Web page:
Sevoflurane, as other inhaled anesthetic agents, is sedative in low doses. Postoperative sedation after CABG is currently achieved with intravenous propofol.

A new simplified method of administration of isoflurane or sevoflurane has been developed and tested by members of the research group. The Anesthetic Conserving Device is a modified heat-moisture exchanger (HME) that permits direct infusion of sevoflurane to the airway, where it is vaporized in an evaporator rod in the device.

The primary aim (and primary hypothesis)of the current trial is to examine if postoperative sedation with sevoflurane after CABG is associated with improved cardiac outcome, measured as reduced levels of Troponin, BNP and reduced incidence of cardiac events, such as atrial fibrillation, need for inotropic drugs and myocardial infarction, compared with conventional propofol sedation.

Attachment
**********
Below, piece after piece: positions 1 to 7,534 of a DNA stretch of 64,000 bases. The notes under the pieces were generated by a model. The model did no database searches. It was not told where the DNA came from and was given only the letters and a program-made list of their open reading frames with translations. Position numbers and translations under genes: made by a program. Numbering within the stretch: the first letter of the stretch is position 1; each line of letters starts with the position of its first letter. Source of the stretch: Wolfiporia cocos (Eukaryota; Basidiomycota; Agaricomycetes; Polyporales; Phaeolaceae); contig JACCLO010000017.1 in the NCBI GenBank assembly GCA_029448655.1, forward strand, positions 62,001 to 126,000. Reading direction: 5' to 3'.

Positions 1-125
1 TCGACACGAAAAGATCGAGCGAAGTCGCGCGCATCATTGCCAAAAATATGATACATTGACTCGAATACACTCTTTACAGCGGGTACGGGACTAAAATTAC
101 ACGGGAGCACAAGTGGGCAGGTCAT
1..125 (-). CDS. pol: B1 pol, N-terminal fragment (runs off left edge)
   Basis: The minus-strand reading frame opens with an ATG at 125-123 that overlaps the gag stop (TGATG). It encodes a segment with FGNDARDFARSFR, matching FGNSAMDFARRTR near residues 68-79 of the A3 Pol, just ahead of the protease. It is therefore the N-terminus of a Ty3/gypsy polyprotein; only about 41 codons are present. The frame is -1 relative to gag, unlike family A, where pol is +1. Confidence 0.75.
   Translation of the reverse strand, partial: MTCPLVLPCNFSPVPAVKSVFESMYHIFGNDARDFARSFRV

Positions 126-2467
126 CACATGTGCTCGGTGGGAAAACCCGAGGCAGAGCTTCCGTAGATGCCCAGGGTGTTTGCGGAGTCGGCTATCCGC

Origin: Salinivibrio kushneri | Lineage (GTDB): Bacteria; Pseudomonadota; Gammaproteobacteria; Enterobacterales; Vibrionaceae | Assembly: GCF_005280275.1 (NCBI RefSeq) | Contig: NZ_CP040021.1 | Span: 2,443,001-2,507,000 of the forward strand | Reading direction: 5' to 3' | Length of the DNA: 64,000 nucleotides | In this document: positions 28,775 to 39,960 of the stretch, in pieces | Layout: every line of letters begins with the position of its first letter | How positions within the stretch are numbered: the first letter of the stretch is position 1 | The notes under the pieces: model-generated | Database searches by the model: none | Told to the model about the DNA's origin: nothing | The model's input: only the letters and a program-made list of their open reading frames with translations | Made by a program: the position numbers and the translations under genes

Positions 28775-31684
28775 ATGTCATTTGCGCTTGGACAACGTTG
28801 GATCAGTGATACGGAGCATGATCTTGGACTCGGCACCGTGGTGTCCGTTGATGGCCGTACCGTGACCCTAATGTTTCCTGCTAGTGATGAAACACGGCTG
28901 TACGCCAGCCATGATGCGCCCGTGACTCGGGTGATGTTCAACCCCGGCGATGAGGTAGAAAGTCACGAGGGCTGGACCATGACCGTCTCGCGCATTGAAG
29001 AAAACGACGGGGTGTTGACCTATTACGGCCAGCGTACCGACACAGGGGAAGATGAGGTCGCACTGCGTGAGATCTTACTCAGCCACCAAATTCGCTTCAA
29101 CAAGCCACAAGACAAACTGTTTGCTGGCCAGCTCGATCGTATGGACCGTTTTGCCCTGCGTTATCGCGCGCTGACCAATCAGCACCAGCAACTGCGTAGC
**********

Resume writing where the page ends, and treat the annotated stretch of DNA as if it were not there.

Other end-points of the trial are potential renal (protective) effects measured with cystatin C levels, need for dialysis but also measurements of inorganic fluorides in serum, as well as environmental aspects of sevoflurane sedation in a Cardiothoracic Intensive Care Unit. Furthermore, potential differences in ICU memories and well-being during stay in the intensive Care Unit will be investigated via patient questionnaires.

Besides routine blood sampling, plasma will be saved for later analysis of inflammatory mediators (biobank).

Sevoflurane, an inhaled anesthetic is currently recommended for anesthesia during coronary artery bypass grafting (CABG).

Inhaled sevoflurane during CABG reduces postoperative Troponin levels and may be associated with improved outcome. A dose-response effect of Sevoflurane cardioprotection has been demonstrated by de Hert et al, with greatest reductions of Troponin when Sevoflurane was used during the entire operation, as compared to Sevoflurane during parts of the operation or not at all.